Two Inupiaq Miss WIEIO winners reflect on trust and cultural preservation


When Claire Nay entered the Miss Arctic Circle pageant in Kotzebue, she was nervous. But that hustle and bustle was nothing compared to the stress and excitement of competing in the 61st Indian Eskimo Olympics in the world.

“I grew up in Kotzebue, so the contest here was a bit nerve-wracking, but at the same time knowing everyone was watching it made it a lot easier. At WEIO, I was more nervous,” Nay said. The 18-year-old ended up taking second place and said the contest had become an experience that inspired Nay’s confidence in herself. “I feel like overall the WEIO contest really boosted my confidence.”

WEIO will run from July 13-16 in Fairbanks, with the Aboriginal contest, games, and arts and crafts contests. The event brought together contestants and audiences from across the state, including many from the North Slope and Northwest regions of Alaska.

“The celebration is always exciting because you meet so many people from all over the world,” said Corinne Danner of Utqiagvik, who won first place in the Eskimo fur badge contest and third place in the muktuk eating contest. . “There were a lot of activities that made it more fun to attend… A lot of people from Barrow went there, the Eskimo d1ance group was part of it, but I also saw and met people from New York and the ‘Ohio.”

Michelle Kaleak from Utqiagvik was crowned Miss WEIO 2022 and said that with her victory she hopes to “inspire younger generations to pursue their dreams and keep their culture close to their hearts”. Kaleak decided to enter the contest to raise awareness about the importance of Indigenous languages ​​and cultures in the everyday classroom.

“Growing up, I only had a few teachers who were homegrown,” she said. “I believe it’s important for our students to see local teachers in their school to connect with.”

Kaleak currently teaches at Fred Ipalook Elementary School and plans to return to school to earn her Masters in Education and one day become a principal. Kaleak applied to enter the Miss WEIO pageant only after completing her first year of teaching – and after making her own parka.

With the help of her mother, sister, aunt and cousin, Kaleak started sewing the parka about two and a half weeks before July 4 and finished it a few hours before the Miss Top of the World pageant, after winning it, she decided it was time. to run in WEIO.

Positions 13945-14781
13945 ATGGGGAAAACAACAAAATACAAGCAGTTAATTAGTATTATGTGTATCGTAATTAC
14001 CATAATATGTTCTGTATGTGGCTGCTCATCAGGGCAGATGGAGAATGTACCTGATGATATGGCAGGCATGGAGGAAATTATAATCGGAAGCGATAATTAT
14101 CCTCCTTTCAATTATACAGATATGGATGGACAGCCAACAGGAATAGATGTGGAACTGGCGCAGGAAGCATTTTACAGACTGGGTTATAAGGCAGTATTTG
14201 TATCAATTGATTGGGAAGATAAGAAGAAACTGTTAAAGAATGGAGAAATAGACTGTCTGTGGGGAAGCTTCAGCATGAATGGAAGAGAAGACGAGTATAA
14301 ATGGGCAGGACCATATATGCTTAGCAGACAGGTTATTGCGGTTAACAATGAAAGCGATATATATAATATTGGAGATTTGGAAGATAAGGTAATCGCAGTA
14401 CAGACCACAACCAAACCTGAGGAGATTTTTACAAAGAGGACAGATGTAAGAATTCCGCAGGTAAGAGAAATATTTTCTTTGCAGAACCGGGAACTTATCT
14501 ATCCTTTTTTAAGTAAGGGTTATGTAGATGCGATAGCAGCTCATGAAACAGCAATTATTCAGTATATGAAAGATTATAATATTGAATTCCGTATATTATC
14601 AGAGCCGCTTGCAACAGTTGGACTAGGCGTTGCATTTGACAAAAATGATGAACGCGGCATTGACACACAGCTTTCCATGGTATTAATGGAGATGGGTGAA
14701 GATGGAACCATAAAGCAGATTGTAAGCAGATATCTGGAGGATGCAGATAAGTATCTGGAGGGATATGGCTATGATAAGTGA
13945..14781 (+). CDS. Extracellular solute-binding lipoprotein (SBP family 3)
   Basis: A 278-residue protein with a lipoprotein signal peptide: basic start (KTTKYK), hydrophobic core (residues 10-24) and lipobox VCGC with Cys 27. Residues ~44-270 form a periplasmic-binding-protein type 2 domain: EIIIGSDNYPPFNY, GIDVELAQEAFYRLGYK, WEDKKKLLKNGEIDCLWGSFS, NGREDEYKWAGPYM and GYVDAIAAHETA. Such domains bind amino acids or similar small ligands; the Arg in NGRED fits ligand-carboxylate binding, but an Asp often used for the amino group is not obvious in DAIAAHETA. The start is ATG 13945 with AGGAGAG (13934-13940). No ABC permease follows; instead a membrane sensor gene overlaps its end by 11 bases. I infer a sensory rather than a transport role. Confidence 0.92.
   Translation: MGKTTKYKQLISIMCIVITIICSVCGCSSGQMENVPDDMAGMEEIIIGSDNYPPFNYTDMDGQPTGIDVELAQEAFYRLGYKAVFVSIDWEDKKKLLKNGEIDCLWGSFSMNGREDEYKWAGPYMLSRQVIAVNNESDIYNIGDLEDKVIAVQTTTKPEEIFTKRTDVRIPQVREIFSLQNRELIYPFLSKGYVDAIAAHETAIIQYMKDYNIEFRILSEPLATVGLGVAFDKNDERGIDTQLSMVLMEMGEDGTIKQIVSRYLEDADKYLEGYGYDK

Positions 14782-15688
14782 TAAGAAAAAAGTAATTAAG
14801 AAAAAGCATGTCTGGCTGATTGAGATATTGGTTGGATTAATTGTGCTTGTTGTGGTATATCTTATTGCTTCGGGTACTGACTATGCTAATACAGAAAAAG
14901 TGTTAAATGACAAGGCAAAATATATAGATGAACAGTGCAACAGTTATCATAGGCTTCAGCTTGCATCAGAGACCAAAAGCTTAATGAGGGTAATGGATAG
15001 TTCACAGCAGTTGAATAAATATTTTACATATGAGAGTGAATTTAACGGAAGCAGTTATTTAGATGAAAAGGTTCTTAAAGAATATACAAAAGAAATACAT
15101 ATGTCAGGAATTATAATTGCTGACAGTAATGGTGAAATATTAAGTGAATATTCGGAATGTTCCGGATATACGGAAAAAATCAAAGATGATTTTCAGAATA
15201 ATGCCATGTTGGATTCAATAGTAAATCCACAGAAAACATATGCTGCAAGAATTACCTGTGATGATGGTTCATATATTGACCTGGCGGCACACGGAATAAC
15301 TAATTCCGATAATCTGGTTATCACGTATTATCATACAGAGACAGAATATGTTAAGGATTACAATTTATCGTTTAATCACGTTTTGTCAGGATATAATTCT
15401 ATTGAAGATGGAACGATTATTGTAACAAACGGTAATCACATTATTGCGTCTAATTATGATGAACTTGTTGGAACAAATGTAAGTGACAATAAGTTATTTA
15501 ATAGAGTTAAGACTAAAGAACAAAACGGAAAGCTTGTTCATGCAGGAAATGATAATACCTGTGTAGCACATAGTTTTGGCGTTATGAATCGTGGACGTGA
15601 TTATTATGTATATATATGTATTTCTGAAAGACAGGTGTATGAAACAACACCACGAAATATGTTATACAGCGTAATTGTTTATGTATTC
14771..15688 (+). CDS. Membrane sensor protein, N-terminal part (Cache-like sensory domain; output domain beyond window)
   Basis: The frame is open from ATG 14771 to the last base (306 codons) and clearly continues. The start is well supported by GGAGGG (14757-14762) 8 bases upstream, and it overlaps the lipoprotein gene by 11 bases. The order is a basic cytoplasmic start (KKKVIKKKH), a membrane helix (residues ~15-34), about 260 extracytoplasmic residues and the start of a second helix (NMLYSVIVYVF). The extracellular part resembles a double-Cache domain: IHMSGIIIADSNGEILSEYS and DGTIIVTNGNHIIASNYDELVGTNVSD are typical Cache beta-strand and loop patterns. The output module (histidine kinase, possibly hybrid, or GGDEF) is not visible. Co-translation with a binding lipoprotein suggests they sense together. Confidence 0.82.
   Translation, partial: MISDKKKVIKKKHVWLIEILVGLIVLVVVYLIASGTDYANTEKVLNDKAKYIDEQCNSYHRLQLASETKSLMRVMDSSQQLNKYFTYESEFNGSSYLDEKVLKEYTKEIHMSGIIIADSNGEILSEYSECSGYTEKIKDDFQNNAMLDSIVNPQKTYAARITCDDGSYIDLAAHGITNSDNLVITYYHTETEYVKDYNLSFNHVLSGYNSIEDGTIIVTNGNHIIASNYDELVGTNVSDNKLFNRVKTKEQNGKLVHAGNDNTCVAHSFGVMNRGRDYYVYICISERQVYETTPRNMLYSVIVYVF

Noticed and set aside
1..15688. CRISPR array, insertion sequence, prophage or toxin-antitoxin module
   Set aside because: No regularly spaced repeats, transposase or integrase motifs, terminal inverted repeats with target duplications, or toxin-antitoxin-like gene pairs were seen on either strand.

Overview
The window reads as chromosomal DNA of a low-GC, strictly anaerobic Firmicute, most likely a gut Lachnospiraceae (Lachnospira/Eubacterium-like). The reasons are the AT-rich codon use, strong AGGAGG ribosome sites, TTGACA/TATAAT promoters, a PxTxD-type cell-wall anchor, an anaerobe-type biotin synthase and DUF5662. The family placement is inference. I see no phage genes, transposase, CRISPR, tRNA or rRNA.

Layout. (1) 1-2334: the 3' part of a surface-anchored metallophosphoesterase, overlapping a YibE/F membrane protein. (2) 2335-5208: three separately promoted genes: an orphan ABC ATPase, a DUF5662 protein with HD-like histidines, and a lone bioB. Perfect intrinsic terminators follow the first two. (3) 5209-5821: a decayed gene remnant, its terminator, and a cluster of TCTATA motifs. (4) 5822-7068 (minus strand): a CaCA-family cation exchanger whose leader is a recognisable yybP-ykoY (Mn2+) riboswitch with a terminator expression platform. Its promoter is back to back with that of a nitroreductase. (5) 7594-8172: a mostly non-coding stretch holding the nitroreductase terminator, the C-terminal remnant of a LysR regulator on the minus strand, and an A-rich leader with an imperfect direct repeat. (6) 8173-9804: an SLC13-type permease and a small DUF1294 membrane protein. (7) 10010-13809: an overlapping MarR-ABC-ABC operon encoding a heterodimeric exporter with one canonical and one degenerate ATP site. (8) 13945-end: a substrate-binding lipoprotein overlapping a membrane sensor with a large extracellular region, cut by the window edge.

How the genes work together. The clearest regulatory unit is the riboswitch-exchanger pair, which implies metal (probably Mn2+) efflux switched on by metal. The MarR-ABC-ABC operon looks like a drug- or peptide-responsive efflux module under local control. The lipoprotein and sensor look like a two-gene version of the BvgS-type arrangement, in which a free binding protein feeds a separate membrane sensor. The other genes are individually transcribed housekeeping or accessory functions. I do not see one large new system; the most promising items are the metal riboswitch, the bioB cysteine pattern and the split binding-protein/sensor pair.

Nay, in turn, wore a wolf-mane wolverine sun-ruffled parka, made by 100-year-old Suuyuk Lena Sours, for her Aana.

In addition to presenting traditional regalia, Miss WEIO contestants participated in the classic talent show and shared how their culture is reflected in their daily lives.

Nay shared with the public how she and her family spend time together doing subsistence activities and tending to her father’s dog team. During the talent show, Nay told children attending WEIO two traditional Inupiaq stories – Black Fish Dream by Frieda Goodwin and I Am Big by Percy Ipalook – using different voices for different characters – the way her grand- mother used to tell these stories. The day after the talent show, a girl approached Nay and told her that she liked to hear the stories, which warmed Nay’s heart.

Outside of the Miss WEIO contests, various contestants—and winners—represented the North Slope and Northwest Alaska: Frieda Kaleak and Harmony Grace Kaleak-Moore of Utqiagvik won the Eskimo Cloth contest, while Stephanie Sampson and Kelise Manuluk Sampson from Kotzebue won the Eskimo Fur competition. competition. The list continues.

Danner showcased the muskrat parka she made for her daughter’s 2020 high school graduation — and won the Eskimo Fur, Regalia Edition contest. The qupaks of the parka were made of calfskin.

“It’s very, very hard work, and I’m proud,” Danner, who is a former Inupiaq teacher, said of her win. Danner now has a sewing business, Qupaks by Corinne. “I dedicate everything I do to my beloved sister Doreen Ahgeak, who taught me how to sew. »

Other WEIO contests included native games such as head toss, torch run, and cover toss.

“My favorite part was the one-foot, two-foot high kick,” Danner said. “It’s always fun to watch them and they jump really high in the air. It gets the whole crowd cheering and energized.”

The cover throw was another highlight for Danner, who is also one of the women who sew skin boats.

“Being a skin sewer really means a lot,” she said. “And I’m just glad to see that they’re using coverage for something else, which is always exciting to watch – coverage throwing.”

Nay said she enjoyed watching the matches because many of them were unfamiliar to her.

“I was really excited to watch WEIO games because some of the games they play during WEIO were games I had never seen before – like dropping the bomb,” she said. “The ear draw was the favorite.”

But the biggest benefit for Nay was still the confidence boost the Miss WEIO pageant had given her.

Earlier this summer, Nay was browsing social media and saw a post with photos of her and other local Northwest Alaska pageant contestants with a note, “I wish I looked as pretty as these girls.” Nay said she assured the poster that she was pretty, but she also told him that building trust is time-consuming work, especially in a small village where the judgment of others is more palpable.

“I really think it’s hard for young women and just girls in general to be confident,” she said. “After the pageant, I was like, ‘Heck yeah, I’ve gained confidence, and no one should say otherwise. And I feel like every woman should have that right – It shouldn’t be removed or carried away by someone the judgment of another.”

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